If Sir Keir Starmer wins the next general election, he has vowed not to increase income taxes.
The Labour leader claimed he would avoid increases “across the board” after earlier rejecting a wealth tax on the society’s wealthiest individuals.
He told the Mirror: “We will do nothing to increase the burden on working people, whether it comes to tax or anything else.”
When asked if he would raise the income tax, he responded, “No.”
Since promising to raise income tax for the top 5% of earnings during his 2020 leadership run, Sir Keir has backtracked on tax increases and instead focused on achieving the strongest growth in the G7.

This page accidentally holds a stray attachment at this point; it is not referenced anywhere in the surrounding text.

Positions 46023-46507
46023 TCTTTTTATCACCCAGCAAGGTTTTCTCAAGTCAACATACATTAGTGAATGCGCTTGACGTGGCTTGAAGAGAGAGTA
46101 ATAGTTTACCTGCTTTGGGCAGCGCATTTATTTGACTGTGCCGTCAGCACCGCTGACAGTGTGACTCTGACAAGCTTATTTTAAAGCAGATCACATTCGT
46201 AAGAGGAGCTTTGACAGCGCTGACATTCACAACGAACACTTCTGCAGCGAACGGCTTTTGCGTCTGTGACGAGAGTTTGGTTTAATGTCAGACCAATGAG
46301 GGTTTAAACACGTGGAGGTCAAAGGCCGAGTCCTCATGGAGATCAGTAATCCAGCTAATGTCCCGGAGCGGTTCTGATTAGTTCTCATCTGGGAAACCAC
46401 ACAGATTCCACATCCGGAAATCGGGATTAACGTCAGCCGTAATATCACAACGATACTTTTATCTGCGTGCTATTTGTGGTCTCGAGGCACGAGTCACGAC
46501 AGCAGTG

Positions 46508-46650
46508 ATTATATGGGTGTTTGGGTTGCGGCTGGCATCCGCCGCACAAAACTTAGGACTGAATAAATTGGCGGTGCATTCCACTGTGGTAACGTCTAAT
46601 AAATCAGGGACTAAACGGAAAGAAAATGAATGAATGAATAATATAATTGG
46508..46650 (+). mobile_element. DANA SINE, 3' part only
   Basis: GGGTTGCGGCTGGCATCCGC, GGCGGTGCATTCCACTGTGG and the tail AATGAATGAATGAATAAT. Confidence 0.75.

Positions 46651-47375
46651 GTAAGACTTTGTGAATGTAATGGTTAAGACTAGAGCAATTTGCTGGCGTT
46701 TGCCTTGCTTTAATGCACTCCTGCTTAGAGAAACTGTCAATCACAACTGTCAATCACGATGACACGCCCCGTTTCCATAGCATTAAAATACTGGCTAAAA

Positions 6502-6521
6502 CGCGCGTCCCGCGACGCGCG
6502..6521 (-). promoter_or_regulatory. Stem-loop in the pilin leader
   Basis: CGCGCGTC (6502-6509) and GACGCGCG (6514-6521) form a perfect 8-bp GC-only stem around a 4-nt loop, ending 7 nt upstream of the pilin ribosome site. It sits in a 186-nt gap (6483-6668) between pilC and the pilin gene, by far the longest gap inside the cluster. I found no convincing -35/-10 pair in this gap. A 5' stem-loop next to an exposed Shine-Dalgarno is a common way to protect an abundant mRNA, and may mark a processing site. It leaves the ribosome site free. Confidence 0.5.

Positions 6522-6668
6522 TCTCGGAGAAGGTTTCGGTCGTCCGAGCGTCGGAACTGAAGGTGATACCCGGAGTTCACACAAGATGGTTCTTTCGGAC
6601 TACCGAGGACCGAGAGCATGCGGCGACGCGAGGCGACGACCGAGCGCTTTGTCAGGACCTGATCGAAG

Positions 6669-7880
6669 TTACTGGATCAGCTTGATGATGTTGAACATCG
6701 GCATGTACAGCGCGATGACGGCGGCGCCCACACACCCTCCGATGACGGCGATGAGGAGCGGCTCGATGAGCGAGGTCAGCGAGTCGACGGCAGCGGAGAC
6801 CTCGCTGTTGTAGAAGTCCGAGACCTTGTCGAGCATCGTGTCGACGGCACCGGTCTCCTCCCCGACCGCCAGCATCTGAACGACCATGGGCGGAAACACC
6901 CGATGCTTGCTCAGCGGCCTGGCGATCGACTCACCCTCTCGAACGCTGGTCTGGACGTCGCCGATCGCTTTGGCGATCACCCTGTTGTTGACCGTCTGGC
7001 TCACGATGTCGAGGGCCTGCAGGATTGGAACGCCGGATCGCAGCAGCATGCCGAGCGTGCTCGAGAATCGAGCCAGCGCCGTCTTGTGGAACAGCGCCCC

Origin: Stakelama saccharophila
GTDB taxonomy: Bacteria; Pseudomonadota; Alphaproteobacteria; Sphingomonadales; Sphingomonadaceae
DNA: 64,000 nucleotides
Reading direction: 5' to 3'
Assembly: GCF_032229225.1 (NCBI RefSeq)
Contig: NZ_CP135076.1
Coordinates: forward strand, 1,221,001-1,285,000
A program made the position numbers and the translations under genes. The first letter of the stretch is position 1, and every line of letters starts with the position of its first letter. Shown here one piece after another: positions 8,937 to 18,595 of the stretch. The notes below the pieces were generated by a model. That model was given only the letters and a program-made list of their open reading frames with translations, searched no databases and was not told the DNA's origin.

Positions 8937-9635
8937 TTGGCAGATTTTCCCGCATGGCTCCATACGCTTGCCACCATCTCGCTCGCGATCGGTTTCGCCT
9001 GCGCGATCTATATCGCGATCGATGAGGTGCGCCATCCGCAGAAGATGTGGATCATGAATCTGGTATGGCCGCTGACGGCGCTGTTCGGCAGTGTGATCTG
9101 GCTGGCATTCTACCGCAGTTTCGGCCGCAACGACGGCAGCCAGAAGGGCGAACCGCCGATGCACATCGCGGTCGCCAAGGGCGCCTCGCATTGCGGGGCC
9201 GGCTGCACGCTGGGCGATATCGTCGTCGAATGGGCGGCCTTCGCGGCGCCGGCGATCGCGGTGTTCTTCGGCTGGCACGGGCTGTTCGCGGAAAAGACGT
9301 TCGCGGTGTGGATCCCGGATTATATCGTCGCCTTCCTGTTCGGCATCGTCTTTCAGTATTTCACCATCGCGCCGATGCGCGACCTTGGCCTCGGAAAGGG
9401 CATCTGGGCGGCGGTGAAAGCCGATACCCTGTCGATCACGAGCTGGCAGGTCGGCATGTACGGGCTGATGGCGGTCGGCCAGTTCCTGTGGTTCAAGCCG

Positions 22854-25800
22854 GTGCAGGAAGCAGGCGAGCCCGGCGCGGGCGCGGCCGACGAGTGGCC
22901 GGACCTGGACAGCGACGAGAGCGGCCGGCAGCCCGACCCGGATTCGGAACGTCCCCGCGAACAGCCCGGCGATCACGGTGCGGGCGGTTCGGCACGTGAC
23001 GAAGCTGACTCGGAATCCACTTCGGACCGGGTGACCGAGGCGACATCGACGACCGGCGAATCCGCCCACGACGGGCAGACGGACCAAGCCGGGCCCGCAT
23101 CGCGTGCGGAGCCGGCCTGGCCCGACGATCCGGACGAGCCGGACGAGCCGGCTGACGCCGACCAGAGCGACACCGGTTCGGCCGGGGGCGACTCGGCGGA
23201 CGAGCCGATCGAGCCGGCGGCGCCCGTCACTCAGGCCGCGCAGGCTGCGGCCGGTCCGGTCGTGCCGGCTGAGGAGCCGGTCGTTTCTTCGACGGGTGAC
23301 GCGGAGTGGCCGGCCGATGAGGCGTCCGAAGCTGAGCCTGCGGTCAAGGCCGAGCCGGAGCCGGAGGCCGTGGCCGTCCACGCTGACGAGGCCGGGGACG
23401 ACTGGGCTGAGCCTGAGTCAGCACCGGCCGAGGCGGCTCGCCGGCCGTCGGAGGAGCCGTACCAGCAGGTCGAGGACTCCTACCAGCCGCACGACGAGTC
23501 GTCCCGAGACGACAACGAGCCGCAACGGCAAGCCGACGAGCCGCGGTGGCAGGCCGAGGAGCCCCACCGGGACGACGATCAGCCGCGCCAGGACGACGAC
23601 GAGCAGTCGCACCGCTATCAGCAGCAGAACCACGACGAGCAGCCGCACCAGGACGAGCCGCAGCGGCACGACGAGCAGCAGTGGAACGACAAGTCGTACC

The Labour left lambasted the leadership last month for its decision to rule out a wealth tax of any type if it wins the next election.
With figures worried that the prospect of tax increases or unfilled spending commitments would be used to portray the party as fiscally incapable, the move is intended to deflect Tory assaults.
The ideas are a rehash of what Gordon Brown and Sir Tony Blair pledged to do in the lead-up to their landslide victory in 1997: not raise taxes and continue with tory expenditure for the first two years.
The party’s attempt to re-establish economic growth is expected to be based in large part on planning reforms, which Sir Keir is anticipated to outline at this year’s party conference.
Following the Conservatives’ conference, which will be held in Manchester from October 1-4, it will take place from October 8 to 11.